My husband and I are about the same age, but I have noted that I can hear high tones that he cannot hear. You can take a hearing test on your computer, but it might not be very accurate depending on the condition of the room you are taking the test in and the quality of the headphones you use. (I recently did a test of identifying musical notes. I did this for my nephew and did very well. I was pleased.) And once again, age and prolonged exposure to loud sounds can significantly lower your ability to hear high frequencies. Sensorineural hearing loss means that the loss is related to a problem with the cochlea or the inner ear. An exam done by an audiologist can usually determine the degree of hearing loss and why it is occurring. Educate yourself about hearing loss.


Every one of us is aging. You might be 30, but yes, you are aging. It’s the human condition. And yes, I might have some years on you. So what am I doing about it? Lots of physical things to avoid immobility, which is the real killer. But also brain things. I read. I research. I write this blog. Being informed about hearing loss is better than doing the old HEAD IN THE SAND trick. Keep track of your health. If more and more you find yourself saying, WHAT, COULD YOU PLEASE REPEAT THAT? It is time to see your doctor or a specialist. And have those earplugs handy. You never know when your wild nephew might show up with his band.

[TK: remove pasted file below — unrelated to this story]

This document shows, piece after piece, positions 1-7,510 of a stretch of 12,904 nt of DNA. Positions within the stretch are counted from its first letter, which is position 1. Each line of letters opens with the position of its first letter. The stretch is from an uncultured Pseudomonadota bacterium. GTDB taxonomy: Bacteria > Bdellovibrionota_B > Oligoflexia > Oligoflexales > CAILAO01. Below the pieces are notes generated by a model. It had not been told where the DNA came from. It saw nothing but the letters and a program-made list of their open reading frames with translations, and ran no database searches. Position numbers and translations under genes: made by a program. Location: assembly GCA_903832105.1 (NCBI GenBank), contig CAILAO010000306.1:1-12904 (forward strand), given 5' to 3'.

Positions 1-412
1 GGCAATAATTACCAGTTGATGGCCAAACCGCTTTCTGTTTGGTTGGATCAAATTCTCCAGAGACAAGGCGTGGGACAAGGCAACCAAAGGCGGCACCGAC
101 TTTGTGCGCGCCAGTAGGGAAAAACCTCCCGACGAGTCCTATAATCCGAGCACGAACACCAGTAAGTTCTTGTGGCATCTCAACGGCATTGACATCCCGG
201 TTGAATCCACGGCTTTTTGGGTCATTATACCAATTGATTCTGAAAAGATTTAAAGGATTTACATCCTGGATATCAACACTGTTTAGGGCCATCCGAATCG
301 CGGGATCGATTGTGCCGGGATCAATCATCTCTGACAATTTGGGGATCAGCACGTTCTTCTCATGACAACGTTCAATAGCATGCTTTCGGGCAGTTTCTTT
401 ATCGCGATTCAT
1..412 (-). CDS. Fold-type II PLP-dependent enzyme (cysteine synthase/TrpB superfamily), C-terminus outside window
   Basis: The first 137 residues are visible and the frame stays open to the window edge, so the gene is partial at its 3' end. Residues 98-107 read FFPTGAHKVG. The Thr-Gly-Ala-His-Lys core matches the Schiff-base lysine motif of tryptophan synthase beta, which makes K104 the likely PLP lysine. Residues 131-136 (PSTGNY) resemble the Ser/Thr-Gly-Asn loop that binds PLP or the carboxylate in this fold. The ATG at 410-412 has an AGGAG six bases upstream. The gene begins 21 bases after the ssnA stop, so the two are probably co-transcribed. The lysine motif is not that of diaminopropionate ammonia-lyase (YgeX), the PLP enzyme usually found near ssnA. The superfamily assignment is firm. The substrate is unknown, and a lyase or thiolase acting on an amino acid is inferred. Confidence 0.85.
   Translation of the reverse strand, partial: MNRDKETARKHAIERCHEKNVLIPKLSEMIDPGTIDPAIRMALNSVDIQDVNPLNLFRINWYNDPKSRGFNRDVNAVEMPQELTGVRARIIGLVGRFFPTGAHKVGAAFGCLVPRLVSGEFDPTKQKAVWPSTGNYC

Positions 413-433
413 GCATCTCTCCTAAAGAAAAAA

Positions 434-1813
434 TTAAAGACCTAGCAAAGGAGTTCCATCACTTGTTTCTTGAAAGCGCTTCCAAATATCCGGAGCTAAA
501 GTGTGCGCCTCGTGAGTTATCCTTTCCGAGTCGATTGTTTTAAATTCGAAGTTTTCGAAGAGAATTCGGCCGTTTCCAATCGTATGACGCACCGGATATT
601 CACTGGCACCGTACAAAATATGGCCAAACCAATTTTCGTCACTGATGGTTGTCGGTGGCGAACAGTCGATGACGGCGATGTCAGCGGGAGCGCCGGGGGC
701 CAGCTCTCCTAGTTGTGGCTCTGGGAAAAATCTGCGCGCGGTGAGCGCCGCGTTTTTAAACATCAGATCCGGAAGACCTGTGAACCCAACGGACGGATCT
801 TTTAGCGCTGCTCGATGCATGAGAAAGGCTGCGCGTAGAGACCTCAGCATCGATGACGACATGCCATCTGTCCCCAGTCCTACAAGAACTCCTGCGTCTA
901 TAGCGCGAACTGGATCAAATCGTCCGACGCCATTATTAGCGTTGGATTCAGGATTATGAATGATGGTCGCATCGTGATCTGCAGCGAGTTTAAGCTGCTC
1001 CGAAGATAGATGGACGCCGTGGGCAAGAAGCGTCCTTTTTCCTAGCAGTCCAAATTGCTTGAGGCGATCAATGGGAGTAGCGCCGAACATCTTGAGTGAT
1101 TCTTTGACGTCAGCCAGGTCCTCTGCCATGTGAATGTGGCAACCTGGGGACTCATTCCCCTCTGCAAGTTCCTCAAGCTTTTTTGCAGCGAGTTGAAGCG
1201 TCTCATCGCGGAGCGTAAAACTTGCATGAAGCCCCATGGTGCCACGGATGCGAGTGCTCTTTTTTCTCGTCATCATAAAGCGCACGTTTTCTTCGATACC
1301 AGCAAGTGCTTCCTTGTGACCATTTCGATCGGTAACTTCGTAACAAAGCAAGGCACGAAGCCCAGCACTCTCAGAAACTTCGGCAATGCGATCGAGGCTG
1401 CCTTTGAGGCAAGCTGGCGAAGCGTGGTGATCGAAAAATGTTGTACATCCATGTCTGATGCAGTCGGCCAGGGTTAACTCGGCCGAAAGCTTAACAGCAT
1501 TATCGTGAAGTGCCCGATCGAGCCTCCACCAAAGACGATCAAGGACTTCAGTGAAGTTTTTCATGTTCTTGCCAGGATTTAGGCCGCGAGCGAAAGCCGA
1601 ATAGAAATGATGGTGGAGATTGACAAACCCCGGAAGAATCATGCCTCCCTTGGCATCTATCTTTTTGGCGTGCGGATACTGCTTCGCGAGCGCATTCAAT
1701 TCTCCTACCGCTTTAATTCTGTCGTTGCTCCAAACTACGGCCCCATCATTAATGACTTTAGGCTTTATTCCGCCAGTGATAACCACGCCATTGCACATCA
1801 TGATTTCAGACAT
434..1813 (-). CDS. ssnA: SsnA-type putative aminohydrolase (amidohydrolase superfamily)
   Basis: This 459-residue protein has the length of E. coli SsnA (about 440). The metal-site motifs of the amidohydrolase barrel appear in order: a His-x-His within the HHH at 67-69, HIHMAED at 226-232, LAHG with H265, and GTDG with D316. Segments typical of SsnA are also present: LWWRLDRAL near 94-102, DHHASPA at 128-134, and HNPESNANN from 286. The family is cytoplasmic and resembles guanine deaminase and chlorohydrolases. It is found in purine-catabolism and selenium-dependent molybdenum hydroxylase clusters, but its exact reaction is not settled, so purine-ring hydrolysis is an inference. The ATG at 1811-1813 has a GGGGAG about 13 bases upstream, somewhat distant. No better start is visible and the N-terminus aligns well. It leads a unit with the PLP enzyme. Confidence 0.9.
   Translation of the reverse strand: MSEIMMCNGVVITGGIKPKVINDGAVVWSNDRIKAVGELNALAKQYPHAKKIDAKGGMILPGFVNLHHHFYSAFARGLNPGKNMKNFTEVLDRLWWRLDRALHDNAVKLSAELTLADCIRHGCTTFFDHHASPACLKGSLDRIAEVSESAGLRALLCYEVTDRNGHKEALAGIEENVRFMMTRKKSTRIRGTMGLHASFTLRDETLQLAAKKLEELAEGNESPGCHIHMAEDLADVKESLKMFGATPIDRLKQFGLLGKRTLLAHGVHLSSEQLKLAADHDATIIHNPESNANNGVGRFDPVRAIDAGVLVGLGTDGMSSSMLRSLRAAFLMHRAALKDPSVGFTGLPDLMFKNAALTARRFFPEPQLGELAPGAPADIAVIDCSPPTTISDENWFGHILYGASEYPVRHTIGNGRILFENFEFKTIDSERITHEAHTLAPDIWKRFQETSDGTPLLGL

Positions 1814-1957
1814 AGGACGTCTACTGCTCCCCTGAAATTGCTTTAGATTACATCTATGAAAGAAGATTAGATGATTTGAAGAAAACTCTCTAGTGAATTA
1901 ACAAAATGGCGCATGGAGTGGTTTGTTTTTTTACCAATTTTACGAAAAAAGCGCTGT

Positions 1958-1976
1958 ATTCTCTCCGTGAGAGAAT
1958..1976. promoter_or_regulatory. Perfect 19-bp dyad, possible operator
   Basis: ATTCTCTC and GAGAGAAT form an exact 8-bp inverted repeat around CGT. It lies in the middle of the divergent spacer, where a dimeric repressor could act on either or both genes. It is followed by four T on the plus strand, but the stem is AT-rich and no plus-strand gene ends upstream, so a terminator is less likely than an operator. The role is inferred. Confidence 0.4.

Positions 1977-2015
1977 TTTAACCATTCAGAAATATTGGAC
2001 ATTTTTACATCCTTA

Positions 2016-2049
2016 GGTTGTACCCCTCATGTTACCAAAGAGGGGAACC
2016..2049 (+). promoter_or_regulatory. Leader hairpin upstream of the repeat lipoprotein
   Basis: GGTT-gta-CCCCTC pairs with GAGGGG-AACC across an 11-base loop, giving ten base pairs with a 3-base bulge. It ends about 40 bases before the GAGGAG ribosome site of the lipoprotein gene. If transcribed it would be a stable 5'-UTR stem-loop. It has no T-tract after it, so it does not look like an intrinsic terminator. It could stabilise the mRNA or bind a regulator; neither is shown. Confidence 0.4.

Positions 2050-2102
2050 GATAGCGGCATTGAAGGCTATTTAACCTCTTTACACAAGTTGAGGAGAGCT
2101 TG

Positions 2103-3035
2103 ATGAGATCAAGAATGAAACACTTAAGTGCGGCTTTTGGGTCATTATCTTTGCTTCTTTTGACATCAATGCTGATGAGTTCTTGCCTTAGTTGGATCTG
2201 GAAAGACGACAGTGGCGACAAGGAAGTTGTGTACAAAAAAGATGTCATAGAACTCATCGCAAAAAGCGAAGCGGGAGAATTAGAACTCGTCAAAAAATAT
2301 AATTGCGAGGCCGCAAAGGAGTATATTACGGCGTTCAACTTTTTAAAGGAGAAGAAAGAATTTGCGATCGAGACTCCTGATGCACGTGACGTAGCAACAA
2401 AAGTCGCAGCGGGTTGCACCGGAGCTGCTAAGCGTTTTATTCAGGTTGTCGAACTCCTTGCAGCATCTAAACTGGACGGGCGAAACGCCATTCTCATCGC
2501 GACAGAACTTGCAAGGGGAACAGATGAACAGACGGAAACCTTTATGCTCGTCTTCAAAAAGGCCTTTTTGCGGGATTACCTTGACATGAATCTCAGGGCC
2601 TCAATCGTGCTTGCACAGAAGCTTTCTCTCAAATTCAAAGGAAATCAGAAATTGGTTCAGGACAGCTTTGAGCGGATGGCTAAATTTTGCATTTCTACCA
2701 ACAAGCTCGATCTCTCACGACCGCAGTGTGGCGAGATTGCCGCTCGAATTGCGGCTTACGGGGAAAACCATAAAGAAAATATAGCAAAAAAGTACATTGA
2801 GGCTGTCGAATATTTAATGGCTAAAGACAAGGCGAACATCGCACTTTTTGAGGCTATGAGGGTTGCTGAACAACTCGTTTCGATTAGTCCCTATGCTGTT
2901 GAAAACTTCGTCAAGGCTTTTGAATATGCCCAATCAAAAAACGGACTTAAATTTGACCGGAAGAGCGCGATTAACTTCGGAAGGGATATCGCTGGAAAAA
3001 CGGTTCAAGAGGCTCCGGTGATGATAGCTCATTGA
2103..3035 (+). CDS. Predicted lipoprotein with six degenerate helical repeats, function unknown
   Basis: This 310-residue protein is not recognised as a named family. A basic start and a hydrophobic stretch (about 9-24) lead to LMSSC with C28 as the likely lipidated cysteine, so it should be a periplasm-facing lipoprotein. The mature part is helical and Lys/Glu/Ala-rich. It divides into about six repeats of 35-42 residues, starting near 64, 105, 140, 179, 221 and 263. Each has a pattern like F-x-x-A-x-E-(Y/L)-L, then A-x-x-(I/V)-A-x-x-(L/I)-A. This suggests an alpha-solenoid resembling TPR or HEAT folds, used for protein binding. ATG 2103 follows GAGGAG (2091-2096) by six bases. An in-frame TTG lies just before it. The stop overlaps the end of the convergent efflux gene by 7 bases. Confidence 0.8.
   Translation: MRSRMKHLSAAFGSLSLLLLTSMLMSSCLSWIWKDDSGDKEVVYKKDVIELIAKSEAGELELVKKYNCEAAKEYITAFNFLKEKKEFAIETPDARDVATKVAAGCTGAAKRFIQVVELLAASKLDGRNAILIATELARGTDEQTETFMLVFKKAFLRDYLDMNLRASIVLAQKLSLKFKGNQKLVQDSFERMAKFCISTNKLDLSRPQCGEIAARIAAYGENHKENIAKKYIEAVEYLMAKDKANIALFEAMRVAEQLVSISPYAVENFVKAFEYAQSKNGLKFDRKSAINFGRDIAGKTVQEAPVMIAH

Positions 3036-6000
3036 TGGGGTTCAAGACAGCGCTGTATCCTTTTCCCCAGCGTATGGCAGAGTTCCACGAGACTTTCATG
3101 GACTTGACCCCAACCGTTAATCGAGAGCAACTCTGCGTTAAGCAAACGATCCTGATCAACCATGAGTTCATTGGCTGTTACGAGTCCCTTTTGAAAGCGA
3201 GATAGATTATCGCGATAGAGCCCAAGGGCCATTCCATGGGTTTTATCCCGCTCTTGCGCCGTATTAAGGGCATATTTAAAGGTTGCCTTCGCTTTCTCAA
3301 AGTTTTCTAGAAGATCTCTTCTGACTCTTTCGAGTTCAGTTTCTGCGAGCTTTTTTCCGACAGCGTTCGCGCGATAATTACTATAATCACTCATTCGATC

Meiniere’s Disease: a disorder of the inner ear that causes episodes in which you feel as if you’re spinning (vertigo), and you have fluctuating hearing loss with a progressive, ultimately permanent loss of hearing, ringing in the ear (tinnitus), and sometimes a feeling of fullness or pressure in your ear. In most cases, Meniere’s disease affects only one ear.

BPV: Benign Positional Vertigo: develops when small pieces of calcium crystals that are normally in another area of the ear break free and find their way to the semicircular canal in your inner ear. This causes your brain to receive confusing messages about your body’s position.

Make Some Noise for National Tinnitus Awareness Week

Your Future Could Be: What? Could You Please Repeat That?

Make Some Noise for National Tinnitus Awareness Week

photo credits: www.harpersbazaar.com.au, https://www.yourhearing.com/blog/make-some-noise-for-national-tinnitus-awareness-week/

This post was sponsored by YourHearing.com.

Make Time Your Friend, A Lesson I Really Need Now!

Make Time Your Friend, A Lesson I Really Need Now!

From the moment we awake to the end of the day, we are constantly employed with the job of living. Depending on how smoothly time flows, our day might go extremely well or it might bump along until we cannot wait to end it, fall into bed! 

No matter what our day contains, how we have planned or didn’t plan a given day, and what our attitude is toward the day’s events—time is passing on. We are aging minute to minute:

• heart continually beating,

• gravity pulling on the body,

• the environment exposing us to damaging elements that could affect intricate organ systems and overall health.